A real traditional bagel, enjoyed in its full splendor, is a glorious experience…just the right resistance on its crust and the right density inside. Not soft like Wonder Bread, or hard like the “Jewish jawbreakers” that critics once called the early versions of bagels. A veteran bagelmaker once told the New York Times that “a real bagel fights with you.”

So in honor of Murray Lender, this weekend we are going down to our local family-run bagel joint, which owes Murray a debt because he made the bagel beloved everywhere. We will buy a bag of bagels, find some that are still warm from the oven, and eat them in the car.

Please comment about the bagels in your own lives!

Mugs Full of Memories

Our favorite mugs. My go-to mug is the second from the left.

The inside of my favorite mug is not pretty and it's probably leaching lead into my brain.

One of my oldest and dearest friends is still pretty on the outside but dangerously cracked inside.  I’m wondering whether I should end the relationship but keep putting the thought out of my mind.

I’ve had this flowered coffee mug for at least two decades now.   I look inside it and see a spidery network of tiny cracks, resembling a parched riverbed after several seasons of drought.   No doubt the mug is leaching lead into my morning brew every day, and caffeine is pumping it efficiently into my brain.  But the cascade of coffee quickly hides the cracks and then I forget about the dangers.

Can’t remember who gave it to me.  It was not part of a set, but something passed on to me, once used by someone else. The mug and I bonded instantly.  I reached for it day after day and packaged it carefully when I moved to New England 14 years ago. Sometimes, even when bleary-eyed at 5:45 a.m.,  I bypass other clean mugs and wash this one because somehow the coffee tastes better in it.  This thick stoneware vessel is the perfect shape for holding coffee – with its wide and stable bottom, tapering top and sturdy handle.

Moreover, it has the name “Julia” inscribed in the bottom.  It’s probably the name of a series of dishes from Stonecrest, the company that made it.  Maybe it was the name of the dishware designer’s wife or daughter.  But Julia is also the name of my beloved sister, who lives five hours away.  So this mug is the next best thing to having her with me each morning for sharing secrets and gossip, skewering politicians and waxing poetic over food.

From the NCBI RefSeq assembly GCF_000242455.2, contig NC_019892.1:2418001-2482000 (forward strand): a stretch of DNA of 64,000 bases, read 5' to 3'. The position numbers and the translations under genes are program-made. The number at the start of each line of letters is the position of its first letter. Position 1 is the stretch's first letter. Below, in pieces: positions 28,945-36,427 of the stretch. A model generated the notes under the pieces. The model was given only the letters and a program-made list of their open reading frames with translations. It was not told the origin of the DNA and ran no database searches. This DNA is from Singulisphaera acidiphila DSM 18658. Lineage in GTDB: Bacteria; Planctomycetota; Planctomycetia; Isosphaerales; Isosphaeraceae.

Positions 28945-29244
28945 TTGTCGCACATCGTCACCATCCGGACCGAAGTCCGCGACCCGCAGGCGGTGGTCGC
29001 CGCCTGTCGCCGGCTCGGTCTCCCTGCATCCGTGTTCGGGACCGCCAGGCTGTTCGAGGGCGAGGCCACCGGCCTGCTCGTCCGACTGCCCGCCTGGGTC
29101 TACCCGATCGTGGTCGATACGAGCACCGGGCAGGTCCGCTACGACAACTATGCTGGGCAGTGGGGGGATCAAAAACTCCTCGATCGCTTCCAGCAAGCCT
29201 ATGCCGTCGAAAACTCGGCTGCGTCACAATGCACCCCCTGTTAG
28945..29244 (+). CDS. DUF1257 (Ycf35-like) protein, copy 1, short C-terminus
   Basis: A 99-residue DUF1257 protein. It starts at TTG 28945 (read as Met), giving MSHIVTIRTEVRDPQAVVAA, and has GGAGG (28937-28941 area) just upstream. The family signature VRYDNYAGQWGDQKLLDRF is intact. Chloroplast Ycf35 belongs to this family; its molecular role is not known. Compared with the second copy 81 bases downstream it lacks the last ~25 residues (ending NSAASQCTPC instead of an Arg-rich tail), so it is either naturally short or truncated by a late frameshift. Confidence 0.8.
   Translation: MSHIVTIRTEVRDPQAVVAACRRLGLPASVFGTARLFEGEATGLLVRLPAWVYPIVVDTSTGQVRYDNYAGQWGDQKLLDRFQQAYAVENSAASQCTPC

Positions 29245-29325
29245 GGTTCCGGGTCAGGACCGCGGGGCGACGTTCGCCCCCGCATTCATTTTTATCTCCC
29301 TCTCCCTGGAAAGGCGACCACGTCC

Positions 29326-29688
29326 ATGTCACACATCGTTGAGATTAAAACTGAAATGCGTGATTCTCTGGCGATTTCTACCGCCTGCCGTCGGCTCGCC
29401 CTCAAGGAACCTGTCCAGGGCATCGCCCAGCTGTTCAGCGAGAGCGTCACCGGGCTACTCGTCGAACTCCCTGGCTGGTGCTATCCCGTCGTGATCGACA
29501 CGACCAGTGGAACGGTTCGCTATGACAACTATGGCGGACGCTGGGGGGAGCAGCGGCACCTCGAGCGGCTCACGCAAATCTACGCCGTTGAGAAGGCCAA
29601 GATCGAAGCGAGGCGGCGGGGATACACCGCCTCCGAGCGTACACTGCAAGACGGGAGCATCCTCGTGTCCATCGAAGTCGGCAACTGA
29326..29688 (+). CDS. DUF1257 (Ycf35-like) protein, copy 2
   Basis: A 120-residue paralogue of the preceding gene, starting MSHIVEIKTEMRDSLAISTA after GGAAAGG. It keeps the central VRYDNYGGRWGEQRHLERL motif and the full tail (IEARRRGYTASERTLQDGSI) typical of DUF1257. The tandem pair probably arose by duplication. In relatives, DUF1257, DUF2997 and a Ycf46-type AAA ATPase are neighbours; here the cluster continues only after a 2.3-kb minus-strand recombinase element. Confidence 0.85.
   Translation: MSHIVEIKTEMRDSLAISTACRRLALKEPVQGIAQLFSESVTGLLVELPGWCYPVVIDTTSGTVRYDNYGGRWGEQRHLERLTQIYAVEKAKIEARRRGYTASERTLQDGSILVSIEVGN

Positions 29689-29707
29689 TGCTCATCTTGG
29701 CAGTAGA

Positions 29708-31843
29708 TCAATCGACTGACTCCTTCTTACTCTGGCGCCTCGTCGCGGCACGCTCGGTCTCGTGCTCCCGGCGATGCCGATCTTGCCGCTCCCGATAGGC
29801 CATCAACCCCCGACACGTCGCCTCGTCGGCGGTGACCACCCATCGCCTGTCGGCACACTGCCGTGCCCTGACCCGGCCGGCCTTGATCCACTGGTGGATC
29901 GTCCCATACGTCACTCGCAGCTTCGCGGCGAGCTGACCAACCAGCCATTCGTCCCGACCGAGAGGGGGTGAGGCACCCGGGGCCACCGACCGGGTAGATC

While sister Julia still looks gorgeous at midlife, Julia the mug is starting to show its age.  The handle has a hairline crack and another, wedge-shaped crack.   It is only one fall away from being shattered and useless.

Fortunately we have other mugs that we love.  Only a few of our mugs match and we like it that way.  Along with savoring our coffee we can savor the memories that each mug evokes.  Our mugs are a ragtag and faded lineup but we proudly use them when serving guests.  I  never understood matching sets of mugs.

My husband’s Penn State mug, which I gave him several years ago, is his favorite.  It’s big and blue and manly, and drinking from it feels like having Franco Harris deliver your coffee.  I never drink from it when Bob is home, but sometimes if he’s away on business I use that mug and it helps me feel like he is across the table from me.  Another mug, which is now 15 years old, has the peeling image of the Maryland Science Center on its face.  It’s a souvenir from a very special time at Baltimore’s Inner Harbor with son Ryan, who is nearly 24 now.  The James Madison University mug was a gift from daughter Rachel eight years ago when she was a freshman there; the mug from California’s Diederich Coffee was a gift from Ben, 25; a newer mug features artwork from John, 13.   A much bigger mug – a gift from Bob and John for Mother’s Day – is exclusively for tea.

But Julia, my favorite…I can’t even remember how she came to me!  I vaguely remember another mug from the same manufacturer, perhaps a cousin, that looked somewhat like Julia but with straight sides.  The cousin broke a few years after I acquired it but it was never a real favorite anyway.  As long as she lasts, I’ll enjoy coffee every morning with Julia – the friend who asks for nothing but is always there for me.  When she shatters – and I know it will happen some day – I will mourn.

What’s your favorite mug? What makes it so special?  Please share your thoughts, and pix!

For Presidents Day, a Jubilee of Cherries

I cannot tell a lie...this is the best pie ever, for President's Day or any time.

For decades, my Aunt Rita gave my dad a totally-made-from-scratch cherry pie every Washington’s birthday/Presidents Day.

Her pies had that classic, homemade character, without that machine-made look you get even in a decent bakery pie.  The lattice was pleasing but not precise; the thick crust around the rim bore her knuckle’s imprint; a crescent of cooked, dark red filling usually oozed over part of the edge and congealed.  We always hated to disturb the pie’s homespun beauty by cutting into it, but that fleeting thought usually lasted just a few seconds.

A culinary Olympian, Aunt Rita used only canned sour cherries, sugar, cornstarch and almond extract in her filling. The filling was sweet but not overly so. This commitment to making the filling from scratch never wavered, even when the supermarkets began offering jars of ready-made fillings — those cloyingly sweet, impossibly red mixtures with a few dozen cherries floating around like shipwreck victims awaiting rescue.